At 45 minutes in length, ‘Kafka's Monkey’ is a powerful one – person monologue. Adapted in 2009 for the stage by Colin Teevan, the play is based on a short story by Franz Kafka. Written and first published in 1917, 'A Report To An Academy' is a tale, rich in class divide, social and racial metaphor.

Many of Kafka's works, particularly The Metamorphosis (1915) and The Trial (1925), tackle complex and serious themes such as wrongful imprisonment, alienation, bureaucratic red tape and transformative adaption. 'A Report To An Academy' is no exception.

‘Kafka’s Monkey’ is essentially the story of Red Peter, an ape shot and captured on the Gold Coast of Africa.  He is then locked below deck on a slave ship, but soon learns to imitate human behavior as a survival mechanism.  His evolvement is allowed and accepted, soon becoming a cult celebrity in the process. The show hints several times that in this act of stealth, Kafka’s Monkey is actually about Jewish assimilation.

Previous productions of the piece include a notable staging by the New Vic in London, which starred Kathryn Hunter as Red Peter.

Q44 Theatre has quickly established itself as the go to group for exciting and dynamic choices. Previous shows include Dolores (by Edward Allan Baker), Orphans (by Lyle Kessler), and Spike Heels (by Theresa Rebeck).

The company’s presentation of ‘Kafka’s Monkey’ is immersive, soulful, and wickedly clever.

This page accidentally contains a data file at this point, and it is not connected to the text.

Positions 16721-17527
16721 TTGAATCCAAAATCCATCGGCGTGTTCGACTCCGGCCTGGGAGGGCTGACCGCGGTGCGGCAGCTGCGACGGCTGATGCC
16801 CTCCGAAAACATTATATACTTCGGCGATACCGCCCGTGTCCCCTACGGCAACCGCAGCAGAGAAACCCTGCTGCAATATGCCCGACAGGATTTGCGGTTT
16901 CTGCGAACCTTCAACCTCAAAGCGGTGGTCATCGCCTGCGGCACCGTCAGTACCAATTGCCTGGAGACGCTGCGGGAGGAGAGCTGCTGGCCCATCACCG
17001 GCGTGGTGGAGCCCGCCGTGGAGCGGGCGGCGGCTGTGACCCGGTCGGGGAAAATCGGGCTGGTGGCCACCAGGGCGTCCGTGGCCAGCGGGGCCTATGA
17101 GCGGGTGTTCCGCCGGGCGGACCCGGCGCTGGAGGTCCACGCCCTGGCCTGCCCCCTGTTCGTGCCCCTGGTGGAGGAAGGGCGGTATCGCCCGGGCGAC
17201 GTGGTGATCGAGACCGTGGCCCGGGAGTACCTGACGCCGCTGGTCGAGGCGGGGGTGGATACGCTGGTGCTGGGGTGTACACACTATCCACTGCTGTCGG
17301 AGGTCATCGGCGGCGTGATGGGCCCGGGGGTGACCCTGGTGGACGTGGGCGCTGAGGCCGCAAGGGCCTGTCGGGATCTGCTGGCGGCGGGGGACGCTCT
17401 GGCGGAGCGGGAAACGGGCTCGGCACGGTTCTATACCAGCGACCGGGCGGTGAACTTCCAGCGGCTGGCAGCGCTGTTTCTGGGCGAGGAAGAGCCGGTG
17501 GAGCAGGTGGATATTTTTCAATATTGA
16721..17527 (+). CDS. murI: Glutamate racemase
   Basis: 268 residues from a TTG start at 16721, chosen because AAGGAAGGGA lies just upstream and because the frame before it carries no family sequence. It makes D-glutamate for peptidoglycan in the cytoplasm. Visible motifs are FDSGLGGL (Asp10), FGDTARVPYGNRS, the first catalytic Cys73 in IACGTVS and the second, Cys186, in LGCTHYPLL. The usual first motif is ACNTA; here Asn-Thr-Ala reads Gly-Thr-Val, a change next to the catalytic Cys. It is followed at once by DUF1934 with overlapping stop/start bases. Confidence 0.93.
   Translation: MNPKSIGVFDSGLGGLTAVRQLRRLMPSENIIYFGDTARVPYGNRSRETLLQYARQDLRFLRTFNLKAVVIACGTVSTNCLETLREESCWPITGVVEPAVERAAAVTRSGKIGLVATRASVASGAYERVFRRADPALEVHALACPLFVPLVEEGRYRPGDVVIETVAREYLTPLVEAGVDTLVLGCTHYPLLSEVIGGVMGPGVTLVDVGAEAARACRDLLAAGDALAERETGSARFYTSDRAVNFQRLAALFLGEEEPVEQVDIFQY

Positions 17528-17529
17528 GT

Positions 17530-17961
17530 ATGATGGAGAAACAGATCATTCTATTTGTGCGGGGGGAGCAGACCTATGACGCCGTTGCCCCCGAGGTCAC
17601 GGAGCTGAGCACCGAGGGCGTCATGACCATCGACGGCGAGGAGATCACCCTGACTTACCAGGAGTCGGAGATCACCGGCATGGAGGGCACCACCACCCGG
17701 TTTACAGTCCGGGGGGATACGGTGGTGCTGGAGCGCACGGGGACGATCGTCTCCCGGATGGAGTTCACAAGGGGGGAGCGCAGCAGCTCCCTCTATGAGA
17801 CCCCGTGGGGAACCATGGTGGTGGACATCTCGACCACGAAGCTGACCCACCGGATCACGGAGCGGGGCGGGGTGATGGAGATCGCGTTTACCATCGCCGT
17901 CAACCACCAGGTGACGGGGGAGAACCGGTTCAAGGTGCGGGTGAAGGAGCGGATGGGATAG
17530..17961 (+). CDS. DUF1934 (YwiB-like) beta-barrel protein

From the moment one enters the studio, be prepared for a crash course in Surrealism 101. What appears to be a tribute to early 20th century Eastern European cafe society complete with gypsy backing music, is quickly turned on its head. There is a true sense of becoming part of a secret club.

The first appearance of Red Peter is startling. Played by dashing Boris Granolic, the actor is dressed to the hilt in an elegant tuxedo.  (This production choice is surely deliberate. The slang term for a tux is a ‘monkey suit’.)

Taking immediate physical command of the role, Granolic uses the entire room like a personal adventure playground.  With an arched back and loping gait, he is always in complete character and total control.

Constantly on the go, Granolic climbs and descends the stairs, grabs onto ropes, jumps from one part of the room to another, and sometimes appears cage – bound.  Never once does one doubt his animal past or intellectual evolution.

As a part of Red Peter’s growth, he also learns by observation. There are moments of audience interaction that are both amusing yet intentionally uncomfortable. (I fell victim to having the actor examine my scalp on opening night, much to everyone’s surprise and delight.)

Gabriella Rose-Carter directs ‘Kafka’s Monkey’ with aplomb and heart.  Q44 has created a moving experience which ‘King Kong’, that recent Regent Theatre juggernaut, should have been.

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